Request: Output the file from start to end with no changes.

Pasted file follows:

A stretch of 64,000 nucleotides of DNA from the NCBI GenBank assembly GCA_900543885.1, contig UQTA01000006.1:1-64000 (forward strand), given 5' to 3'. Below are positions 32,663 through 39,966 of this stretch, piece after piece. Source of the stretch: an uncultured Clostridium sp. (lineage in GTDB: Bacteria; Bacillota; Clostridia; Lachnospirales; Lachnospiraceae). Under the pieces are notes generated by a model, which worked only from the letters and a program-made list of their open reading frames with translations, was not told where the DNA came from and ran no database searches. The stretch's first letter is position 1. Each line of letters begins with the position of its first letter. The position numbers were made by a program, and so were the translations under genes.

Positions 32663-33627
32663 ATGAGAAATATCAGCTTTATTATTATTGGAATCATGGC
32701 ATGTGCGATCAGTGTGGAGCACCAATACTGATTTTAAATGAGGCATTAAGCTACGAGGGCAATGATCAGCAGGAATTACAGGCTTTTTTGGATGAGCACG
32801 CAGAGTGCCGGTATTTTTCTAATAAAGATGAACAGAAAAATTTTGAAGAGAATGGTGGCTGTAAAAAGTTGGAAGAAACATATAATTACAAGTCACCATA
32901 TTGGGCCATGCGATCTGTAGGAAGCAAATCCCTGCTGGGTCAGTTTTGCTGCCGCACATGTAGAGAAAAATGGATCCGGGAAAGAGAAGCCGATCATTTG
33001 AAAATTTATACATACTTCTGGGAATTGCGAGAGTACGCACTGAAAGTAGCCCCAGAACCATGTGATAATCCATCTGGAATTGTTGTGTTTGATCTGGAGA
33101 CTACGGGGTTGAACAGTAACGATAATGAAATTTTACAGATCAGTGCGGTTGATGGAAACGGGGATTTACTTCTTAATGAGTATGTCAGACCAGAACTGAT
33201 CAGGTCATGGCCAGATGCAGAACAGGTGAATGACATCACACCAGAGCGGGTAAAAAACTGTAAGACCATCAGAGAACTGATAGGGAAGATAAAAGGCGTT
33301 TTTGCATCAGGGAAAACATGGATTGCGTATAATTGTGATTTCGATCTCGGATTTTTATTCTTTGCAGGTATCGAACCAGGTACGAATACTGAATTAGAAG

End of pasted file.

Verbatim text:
A stretch of 64,000 nucleotides of DNA from the NCBI GenBank assembly GCA_900543885.1, contig UQTA01000006.1:1-64000 (forward strand), given 5' to 3'. Below are positions 32,663 through 39,966 of this stretch, piece after piece. Source of the stretch: an uncultured Clostridium sp. (lineage in GTDB: Bacteria; Bacillota; Clostridia; Lachnospirales; Lachnospiraceae). Under the pieces are notes generated by a model, which worked only from the letters and a program-made list of their open reading frames with translations, was not told where the DNA came from and ran no database searches. The stretch's first letter is position 1. Each line of letters begins with the position of its first letter. The position numbers were made by a program, and so were the translations under genes.

Positions 32663-33627
32663 ATGAGAAATATCAGCTTTATTATTATTGGAATCATGGC
32701 ATGTGCGATCAGTGTGGAGCACCAATACTGATTTTAAATGAGGCATTAAGCTACGAGGGCAATGATCAGCAGGAATTACAGGCTTTTTTGGATGAGCACG
32801 CAGAGTGCCGGTATTTTTCTAATAAAGATGAACAGAAAAATTTTGAAGAGAATGGTGGCTGTAAAAAGTTGGAAGAAACATATAATTACAAGTCACCATA
32901 TTGGGCCATGCGATCTGTAGGAAGCAAATCCCTGCTGGGTCAGTTTTGCTGCCGCACATGTAGAGAAAAATGGATCCGGGAAAGAGAAGCCGATCATTTG
33001 AAAATTTATACATACTTCTGGGAATTGCGAGAGTACGCACTGAAAGTAGCCCCAGAACCATGTGATAATCCATCTGGAATTGTTGTGTTTGATCTGGAGA
33101 CTACGGGGTTGAACAGTAACGATAATGAAATTTTACAGATCAGTGCGGTTGATGGAAACGGGGATTTACTTCTTAATGAGTATGTCAGACCAGAACTGAT
33201 CAGGTCATGGCCAGATGCAGAACAGGTGAATGACATCACACCAGAGCGGGTAAAAAACTGTAAGACCATCAGAGAACTGATAGGGAAGATAAAAGGCGTT
33301 TTTGCATCAGGGAAAACATGGATTGCGTATAATTGTGATTTCGATCTCGGATTTTTATTCTTTGCAGGTATCGAACCAGGTACGAATACTGAATTAGAAG